Winners never quit

You might’ve heard the saying. Winners never quit.

It’s wrong. Partially wrong. Winners quit plenty of things. They quit the things which don’t matter.

Realising you can’t win at everything is the first step towards becoming a winner.

And if your goal is to win at something. The next steps is to start quitting the things you can’t win at.

What does winning mean?

It may mean a gold medal. It may mean being the best in the market. It may mean being able to work on the things you want to work on.

Knowing the thing you want to win at is as scary as it is exciting. Scary because it means to get there, you’ll have to quit all the other fun things in the way. Exciting because now you know where you want to get to.

The filter of quitting what doesn’t matter is what people first get stuck with. Spread your attention across too many things and you’ll fail to make significant progress in any of them.

The next filter is quitting when the thing that matters gets hard. It’s often not because you’re good enough, you could be. It’s because you haven’t been through this kind of challenge before. This point is when winners don’t quit. Instead, they seek out the uncomfortable situations. They know if they can get through them (and they can), they’ll be doing something others can’t.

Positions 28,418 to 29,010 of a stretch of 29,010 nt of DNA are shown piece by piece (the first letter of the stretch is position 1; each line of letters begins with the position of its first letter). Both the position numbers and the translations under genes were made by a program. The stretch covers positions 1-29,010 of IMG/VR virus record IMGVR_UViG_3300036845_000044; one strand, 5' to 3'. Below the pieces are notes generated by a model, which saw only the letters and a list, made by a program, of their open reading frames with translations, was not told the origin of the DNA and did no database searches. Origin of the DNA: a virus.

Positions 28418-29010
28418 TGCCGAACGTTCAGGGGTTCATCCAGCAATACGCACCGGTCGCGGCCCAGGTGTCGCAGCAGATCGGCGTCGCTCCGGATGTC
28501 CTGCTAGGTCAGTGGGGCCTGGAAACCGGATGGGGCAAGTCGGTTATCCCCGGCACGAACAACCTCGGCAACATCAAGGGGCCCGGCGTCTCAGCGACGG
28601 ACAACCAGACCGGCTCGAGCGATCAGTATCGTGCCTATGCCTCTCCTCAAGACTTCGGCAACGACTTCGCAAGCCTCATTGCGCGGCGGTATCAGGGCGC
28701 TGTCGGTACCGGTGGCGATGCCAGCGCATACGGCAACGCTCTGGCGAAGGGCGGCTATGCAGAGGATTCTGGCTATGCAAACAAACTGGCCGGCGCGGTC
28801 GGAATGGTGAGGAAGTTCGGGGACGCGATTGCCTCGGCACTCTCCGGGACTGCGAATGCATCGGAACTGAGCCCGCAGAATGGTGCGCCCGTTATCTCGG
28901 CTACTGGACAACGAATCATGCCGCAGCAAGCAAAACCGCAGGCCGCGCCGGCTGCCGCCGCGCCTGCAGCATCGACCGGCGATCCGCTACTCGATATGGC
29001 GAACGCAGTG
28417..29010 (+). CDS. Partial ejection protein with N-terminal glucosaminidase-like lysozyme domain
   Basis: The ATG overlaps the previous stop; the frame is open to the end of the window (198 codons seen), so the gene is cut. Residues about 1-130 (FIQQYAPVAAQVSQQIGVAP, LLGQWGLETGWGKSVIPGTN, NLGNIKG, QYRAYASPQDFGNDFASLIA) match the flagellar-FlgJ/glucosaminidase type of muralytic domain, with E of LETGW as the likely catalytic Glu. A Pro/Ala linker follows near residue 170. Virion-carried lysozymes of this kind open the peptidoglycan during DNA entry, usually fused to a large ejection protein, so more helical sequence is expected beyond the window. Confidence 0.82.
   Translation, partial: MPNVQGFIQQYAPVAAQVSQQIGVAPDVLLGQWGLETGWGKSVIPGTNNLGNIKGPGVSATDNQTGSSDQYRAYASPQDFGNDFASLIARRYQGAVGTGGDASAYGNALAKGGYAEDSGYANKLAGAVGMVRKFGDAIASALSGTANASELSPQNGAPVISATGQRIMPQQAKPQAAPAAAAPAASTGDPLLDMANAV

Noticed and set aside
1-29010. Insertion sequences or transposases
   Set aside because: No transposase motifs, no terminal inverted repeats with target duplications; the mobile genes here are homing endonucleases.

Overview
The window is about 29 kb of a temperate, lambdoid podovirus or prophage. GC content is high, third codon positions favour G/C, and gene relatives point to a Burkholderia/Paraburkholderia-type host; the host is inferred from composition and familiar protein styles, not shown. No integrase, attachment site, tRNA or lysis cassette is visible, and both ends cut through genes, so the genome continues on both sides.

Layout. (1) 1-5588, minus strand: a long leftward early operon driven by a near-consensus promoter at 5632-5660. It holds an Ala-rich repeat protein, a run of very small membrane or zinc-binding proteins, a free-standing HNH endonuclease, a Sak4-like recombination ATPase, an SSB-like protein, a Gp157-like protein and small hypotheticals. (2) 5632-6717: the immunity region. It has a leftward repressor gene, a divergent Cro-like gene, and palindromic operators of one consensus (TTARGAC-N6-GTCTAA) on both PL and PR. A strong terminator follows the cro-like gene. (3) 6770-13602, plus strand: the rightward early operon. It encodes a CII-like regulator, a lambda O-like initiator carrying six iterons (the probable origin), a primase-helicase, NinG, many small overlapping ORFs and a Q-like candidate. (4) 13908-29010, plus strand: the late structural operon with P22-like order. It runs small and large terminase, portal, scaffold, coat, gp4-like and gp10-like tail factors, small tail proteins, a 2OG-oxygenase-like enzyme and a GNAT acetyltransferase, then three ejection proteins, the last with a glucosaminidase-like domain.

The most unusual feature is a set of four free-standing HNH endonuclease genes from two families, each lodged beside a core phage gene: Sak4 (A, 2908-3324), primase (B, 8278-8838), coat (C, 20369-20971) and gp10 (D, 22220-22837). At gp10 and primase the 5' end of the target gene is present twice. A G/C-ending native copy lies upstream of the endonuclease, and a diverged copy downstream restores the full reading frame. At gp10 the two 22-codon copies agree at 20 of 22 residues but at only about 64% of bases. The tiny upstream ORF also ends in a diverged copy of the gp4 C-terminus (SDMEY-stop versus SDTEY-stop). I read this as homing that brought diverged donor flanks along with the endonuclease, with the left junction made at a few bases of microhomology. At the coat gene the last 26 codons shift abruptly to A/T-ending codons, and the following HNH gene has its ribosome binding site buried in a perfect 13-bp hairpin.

Now you know this, the saying can be reworded.

In beginning, winners quit everything. Everything that doesn’t matter. Then when it gets hard, winners never quit.

[This blog post is a riff from the ideas Seth Godin talks about in The Dip. I’m listening to it at the moment. If you’re seeking to be a winner at what you do, I recommend you check it out.]